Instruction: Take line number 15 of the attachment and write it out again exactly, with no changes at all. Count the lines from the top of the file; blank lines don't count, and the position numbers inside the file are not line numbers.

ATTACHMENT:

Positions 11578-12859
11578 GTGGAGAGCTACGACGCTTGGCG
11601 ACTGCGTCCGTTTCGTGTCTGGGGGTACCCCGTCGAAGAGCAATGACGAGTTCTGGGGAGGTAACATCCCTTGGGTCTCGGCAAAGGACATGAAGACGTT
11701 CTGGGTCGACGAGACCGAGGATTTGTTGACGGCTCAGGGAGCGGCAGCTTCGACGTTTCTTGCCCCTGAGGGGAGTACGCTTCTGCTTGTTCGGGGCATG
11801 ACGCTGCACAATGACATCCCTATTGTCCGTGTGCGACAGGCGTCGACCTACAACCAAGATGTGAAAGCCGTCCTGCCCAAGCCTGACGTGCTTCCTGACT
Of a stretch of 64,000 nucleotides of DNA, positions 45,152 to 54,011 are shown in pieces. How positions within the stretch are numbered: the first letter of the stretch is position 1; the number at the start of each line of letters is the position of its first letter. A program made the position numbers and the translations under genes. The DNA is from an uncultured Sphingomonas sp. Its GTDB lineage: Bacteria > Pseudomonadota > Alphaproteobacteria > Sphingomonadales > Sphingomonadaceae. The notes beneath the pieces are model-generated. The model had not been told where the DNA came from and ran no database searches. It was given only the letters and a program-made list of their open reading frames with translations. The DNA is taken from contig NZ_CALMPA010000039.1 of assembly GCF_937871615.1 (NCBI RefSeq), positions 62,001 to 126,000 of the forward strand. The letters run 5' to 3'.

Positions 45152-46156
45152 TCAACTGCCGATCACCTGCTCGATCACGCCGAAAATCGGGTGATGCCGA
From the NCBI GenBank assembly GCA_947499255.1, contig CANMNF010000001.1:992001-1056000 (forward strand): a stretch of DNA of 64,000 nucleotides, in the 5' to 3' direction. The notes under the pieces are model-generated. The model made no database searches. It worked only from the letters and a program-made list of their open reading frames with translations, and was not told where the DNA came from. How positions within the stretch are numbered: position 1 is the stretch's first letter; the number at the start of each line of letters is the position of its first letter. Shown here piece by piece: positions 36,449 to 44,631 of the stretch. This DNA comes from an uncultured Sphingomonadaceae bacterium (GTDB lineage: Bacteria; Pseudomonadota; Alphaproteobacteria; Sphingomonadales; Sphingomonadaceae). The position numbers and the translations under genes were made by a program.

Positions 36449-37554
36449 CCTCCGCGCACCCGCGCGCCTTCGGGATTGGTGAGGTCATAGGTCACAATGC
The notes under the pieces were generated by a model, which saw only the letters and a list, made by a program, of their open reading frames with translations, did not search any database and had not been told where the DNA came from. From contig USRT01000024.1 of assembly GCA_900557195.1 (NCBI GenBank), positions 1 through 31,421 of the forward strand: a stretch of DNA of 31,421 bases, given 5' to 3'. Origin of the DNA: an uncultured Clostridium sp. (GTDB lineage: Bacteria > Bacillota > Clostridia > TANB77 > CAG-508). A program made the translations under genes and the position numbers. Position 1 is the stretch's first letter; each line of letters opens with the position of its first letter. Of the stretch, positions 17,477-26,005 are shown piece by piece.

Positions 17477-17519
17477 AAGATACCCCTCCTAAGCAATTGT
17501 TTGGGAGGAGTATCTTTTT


17501 TTGGGAGGAGTATCTTTTT